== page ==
Personal Injury

Energy efficient bulbs should be handled with extreme caution

Energy efficiency is a great way to save money and help the planet at the same time, and replacing all your old incandescent light bulbs with compact fluorescent lights (CFLs) is a great place to start conserving energy. CFL bulbs, however, contain varying degrees of the toxic metal mercury, and should be handled with extreme caution. CFL bulbs are perfectly safe to use, but every precaution should be taken to make sure the bulbs do no break.

I spent a couple hours last week replacing most of the incandescent bulbs in my vacation home with CFLs. I had seen a report about them on the news well over a year ago and have been gradually replacing the bulbs at home with CFLs as they burn out. Last night, in fact, I replaced the eight bulbs in the dining room chandelier with CFL bulbs only to discover that they do not work on a dimmer switch. Had I read the small print on the box, I would have avoided that mistake.

But there are more important things missing from the small print on the boxes of CFL bulbs that I bought. This morning, a friend coincidentally emailed me an announcement by the Energy Working Group, which listed steps to take when a CFL bulb breaks. I had no idea.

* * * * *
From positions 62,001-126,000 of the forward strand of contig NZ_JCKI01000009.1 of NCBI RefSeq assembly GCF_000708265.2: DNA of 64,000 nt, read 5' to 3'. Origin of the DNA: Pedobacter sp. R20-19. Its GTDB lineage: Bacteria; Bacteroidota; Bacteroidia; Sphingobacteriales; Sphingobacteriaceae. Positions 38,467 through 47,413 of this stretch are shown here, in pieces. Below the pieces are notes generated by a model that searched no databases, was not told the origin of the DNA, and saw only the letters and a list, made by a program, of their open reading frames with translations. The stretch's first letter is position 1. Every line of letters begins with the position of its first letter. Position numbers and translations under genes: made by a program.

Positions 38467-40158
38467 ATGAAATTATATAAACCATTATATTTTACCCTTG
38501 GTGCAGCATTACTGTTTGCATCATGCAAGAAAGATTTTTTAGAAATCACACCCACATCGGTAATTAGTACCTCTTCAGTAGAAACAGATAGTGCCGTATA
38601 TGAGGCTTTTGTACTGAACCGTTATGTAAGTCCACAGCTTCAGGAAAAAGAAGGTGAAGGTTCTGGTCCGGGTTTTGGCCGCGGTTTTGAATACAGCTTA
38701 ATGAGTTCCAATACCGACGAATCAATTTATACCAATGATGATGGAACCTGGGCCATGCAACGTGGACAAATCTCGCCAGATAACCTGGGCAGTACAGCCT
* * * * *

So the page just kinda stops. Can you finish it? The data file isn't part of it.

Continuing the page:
For the most part, you have to treat the incident like a biohazard event by donning a makeshift safe suit, clearing and cleaning the area, and isolating the broken bulb in a sealed glass container. A broken CFL bulb releases fine particles of mercury, a potent neurotoxin, which is a dangerous substance even in minute quantities.

The particular box of CFL bulbs I bought does not say how much mercury the bulbs contain and what to do in the event that one breaks. The only warning on the box and the bulbs themselves concerns electric shock. So it seems that just as the FDA worries that adequate warnings might scare people away from some pharmaceutical drugs, the EPA worries warnings and safety information on the packaging of CFL bulbs might be bad for business, too.

The bulbs that I bought do carry the Environmental Protection Agency’s Energy Star logo, which means by law they must contain no more than 5 mg mercury, which is the government’s Energy Star standard. But even that standard is considered too high in the European Union and, surprisingly, by the bulb manufacturers themselves. These days, CFL bulbs have an average mercury content of about 3.5 mg. In the E.U., mercury content is capped at 4 mg.

To be fair, I went back to the store and looked at other brands. Some packages say “lamp contains mercury” and “Manage in Accord with Disposal Laws,” but other than that, the toxic nature of these bulbs when broken is invisible.

For more information about CFL bulbs, go to